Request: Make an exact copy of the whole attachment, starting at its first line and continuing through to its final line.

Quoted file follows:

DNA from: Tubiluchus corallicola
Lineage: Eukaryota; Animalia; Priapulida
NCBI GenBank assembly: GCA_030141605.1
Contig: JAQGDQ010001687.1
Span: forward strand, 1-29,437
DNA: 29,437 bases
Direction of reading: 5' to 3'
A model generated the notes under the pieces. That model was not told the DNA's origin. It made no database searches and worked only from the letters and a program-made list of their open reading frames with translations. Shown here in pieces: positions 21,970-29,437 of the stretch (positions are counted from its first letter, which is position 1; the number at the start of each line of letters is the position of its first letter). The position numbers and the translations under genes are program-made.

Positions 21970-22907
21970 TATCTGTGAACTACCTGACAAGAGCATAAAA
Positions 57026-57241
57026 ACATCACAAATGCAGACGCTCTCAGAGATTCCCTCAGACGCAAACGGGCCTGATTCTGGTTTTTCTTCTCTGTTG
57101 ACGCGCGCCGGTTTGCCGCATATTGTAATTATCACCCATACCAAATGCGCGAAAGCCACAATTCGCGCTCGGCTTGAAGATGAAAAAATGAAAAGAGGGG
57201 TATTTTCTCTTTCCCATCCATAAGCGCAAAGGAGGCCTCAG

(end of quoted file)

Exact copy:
DNA from: Tubiluchus corallicola
Lineage: Eukaryota; Animalia; Priapulida
NCBI GenBank assembly: GCA_030141605.1
Contig: JAQGDQ010001687.1
Span: forward strand, 1-29,437
DNA: 29,437 bases
Direction of reading: 5' to 3'
A model generated the notes under the pieces. That model was not told the DNA's origin. It made no database searches and worked only from the letters and a program-made list of their open reading frames with translations. Shown here in pieces: positions 21,970-29,437 of the stretch (positions are counted from its first letter, which is position 1; the number at the start of each line of letters is the position of its first letter). The position numbers and the translations under genes are program-made.

Positions 21970-22907
21970 TATCTGTGAACTACCTGACAAGAGCATAAAA
Positions 57026-57241
57026 ACATCACAAATGCAGACGCTCTCAGAGATTCCCTCAGACGCAAACGGGCCTGATTCTGGTTTTTCTTCTCTGTTG
57101 ACGCGCGCCGGTTTGCCGCATATTGTAATTATCACCCATACCAAATGCGCGAAAGCCACAATTCGCGCTCGGCTTGAAGATGAAAAAATGAAAAGAGGGG
57201 TATTTTCTCTTTCCCATCCATAAGCGCAAAGGAGGCCTCAG